{
        asm("nop");
    }
}

 

Last Edited: Wed. May 11, 2022 - 08:57 PM
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Thanks David! Unfortunately, the code you provided does not work for me, and I believe it isn't suitable for my case :(

You see, what I'm trying to achieve is to have Timer1 trigger an interrupt x (lets assume 1200, whole point is I want to be able to change it easily) times per second - the whole square waveform generation is actually only a test for me to check if interrupts are generated correctly(they unfortunately aren't). My apologies - I should have made it clear from the very beginning.

 

I remember using similiar approach to the one presented in my code on 328p, and it worked flawlessly. Yes, I'm aware ATtiny works differently to 328p, but I made my best effort to write a similiar code (after consulting the datasheet), which according to my knowledge, should work.

 

I think I need to ask another question.

 

Just to make sure we are on the same page, I've added appropriate comments in code which point to my sources on those information. I am using this datasheet.

Could you please look at the following piece of code:

 

#include <Arduino.h>

ISR(TIMER1_COMPA_vect) { //OCR1A is 51 so this function should be executed 1200 times per second (every 0.832ms)
PINB = 1; // toggle pin B0 state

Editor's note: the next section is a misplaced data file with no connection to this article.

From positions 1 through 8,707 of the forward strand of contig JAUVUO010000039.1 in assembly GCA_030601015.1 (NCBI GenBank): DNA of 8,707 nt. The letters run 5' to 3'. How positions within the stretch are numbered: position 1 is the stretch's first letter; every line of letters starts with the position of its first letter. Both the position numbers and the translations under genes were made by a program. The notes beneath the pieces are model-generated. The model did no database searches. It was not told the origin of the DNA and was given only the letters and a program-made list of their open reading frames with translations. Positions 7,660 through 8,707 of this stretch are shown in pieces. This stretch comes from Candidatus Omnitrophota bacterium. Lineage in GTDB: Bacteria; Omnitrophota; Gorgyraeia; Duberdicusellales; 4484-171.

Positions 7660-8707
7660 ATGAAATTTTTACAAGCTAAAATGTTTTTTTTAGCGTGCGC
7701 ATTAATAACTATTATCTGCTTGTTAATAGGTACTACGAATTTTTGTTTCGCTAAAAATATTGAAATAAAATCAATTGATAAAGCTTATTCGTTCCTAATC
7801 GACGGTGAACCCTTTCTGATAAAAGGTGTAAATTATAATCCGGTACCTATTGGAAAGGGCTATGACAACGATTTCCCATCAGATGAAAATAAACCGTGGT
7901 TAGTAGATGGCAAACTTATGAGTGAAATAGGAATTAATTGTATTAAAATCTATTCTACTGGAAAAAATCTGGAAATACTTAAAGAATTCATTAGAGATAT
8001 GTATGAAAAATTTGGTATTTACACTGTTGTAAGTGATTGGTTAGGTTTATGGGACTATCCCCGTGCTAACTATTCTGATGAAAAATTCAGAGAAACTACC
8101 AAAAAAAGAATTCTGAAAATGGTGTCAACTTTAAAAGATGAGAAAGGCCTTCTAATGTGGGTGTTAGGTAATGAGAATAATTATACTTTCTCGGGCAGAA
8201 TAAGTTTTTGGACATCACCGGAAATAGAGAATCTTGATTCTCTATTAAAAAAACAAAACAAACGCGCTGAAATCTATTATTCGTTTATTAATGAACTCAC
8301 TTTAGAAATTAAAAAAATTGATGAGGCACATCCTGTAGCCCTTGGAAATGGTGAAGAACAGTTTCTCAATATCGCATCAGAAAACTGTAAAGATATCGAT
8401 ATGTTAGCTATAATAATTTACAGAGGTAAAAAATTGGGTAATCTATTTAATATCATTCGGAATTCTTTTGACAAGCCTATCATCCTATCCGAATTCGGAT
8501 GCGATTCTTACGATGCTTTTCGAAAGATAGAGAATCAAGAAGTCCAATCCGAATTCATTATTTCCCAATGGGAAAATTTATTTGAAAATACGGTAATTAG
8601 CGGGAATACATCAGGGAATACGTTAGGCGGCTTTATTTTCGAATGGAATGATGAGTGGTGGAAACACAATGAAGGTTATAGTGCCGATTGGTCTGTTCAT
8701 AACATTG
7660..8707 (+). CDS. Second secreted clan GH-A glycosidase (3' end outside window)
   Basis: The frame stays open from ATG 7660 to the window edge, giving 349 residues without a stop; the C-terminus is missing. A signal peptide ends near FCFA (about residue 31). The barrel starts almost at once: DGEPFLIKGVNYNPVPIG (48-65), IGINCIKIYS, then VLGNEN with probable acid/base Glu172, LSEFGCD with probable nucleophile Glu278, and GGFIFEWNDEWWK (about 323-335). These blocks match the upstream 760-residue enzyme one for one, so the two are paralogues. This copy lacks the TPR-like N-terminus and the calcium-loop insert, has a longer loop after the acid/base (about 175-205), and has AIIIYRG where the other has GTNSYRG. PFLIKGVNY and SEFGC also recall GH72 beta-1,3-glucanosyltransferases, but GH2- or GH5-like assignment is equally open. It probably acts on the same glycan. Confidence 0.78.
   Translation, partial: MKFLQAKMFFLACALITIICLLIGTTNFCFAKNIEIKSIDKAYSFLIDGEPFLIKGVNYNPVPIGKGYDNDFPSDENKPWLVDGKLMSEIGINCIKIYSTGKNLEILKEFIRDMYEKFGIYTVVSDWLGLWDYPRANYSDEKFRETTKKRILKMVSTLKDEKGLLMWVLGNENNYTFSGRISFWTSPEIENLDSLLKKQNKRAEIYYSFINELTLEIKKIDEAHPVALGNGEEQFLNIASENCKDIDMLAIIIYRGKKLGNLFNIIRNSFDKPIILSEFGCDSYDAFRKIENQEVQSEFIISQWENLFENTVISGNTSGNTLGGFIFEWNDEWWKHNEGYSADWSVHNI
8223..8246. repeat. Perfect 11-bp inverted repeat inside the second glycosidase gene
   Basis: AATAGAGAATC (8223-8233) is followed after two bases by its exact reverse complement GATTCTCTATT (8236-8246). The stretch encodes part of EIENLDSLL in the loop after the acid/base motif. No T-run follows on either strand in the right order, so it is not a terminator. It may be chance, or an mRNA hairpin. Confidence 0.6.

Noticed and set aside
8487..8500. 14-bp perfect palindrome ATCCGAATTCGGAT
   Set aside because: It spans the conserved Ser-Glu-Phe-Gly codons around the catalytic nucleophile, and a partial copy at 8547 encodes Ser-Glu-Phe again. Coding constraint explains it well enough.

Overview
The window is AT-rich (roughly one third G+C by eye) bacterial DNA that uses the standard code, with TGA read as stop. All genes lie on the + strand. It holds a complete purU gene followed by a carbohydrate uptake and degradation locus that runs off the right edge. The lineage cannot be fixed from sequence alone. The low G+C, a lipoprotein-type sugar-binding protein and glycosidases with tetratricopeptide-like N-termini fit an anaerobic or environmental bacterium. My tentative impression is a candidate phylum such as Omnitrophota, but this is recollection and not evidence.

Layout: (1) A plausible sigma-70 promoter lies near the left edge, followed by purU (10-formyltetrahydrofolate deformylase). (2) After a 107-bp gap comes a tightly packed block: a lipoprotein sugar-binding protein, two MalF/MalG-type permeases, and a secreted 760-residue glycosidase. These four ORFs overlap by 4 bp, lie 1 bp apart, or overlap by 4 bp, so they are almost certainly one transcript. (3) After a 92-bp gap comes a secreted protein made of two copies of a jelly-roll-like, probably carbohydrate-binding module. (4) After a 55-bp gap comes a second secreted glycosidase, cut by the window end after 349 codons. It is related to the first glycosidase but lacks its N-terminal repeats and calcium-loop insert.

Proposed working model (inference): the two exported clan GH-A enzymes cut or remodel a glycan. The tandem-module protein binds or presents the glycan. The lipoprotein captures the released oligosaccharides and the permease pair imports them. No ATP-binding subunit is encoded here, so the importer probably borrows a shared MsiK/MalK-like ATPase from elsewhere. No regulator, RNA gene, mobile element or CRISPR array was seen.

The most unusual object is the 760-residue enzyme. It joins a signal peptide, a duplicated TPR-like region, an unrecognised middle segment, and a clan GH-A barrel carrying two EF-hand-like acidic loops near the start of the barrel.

}
//------------------------------
void setup() {
    pinMode(PIN_B0,OUTPUT); //I'm gonna be testing pin B0
    TCCR1A = (1 << COM1A1);   // Clear on compare match mode - according to table 12-8, page 111 datasheet
    TCCR1B = (1 << CS10) | (1 << CS11) | (1 << CS12);    // 1:64 prescaler - according to table 12-17, page 115 datasheet
    OCR1A = 51; // should trigger 1201 times per second - according to avrCalc (photo included)
    TIMSK = (1 << OCIE1A);  // enable timer compare interrupt - according to 12.12.13, page 122 datasheet
    TCNT1 = 0; //set it to 0 to start the timer - according to 12.12.7, page 129 datasheet
}

void loop() {
}

and tell me why this code does not trigger the interrupt 1200 times per second? It is very important for me to learn why my approach is bad and what's wrong - even more than just copying ready code to make it work.

Here's how I convert 51 OCR1A value to 1200Hz - I use simple program called AVRcalc. Here's a photo from it:

If any further clarification to my code is needed, I'll be happy to provide it.

Thanks for all the help so far :)

Last Edited: Wed. May 11, 2022 - 10:15 PM
This reply has been marked as the solution. 
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balisong42 wrote:

I think you need to set a TOP count in OCR1C to set the period.

 

CTC mode of TC0 uses OCR0A for TOP.

 

CTC-like mode of TC1 uses OCR1C for TOP.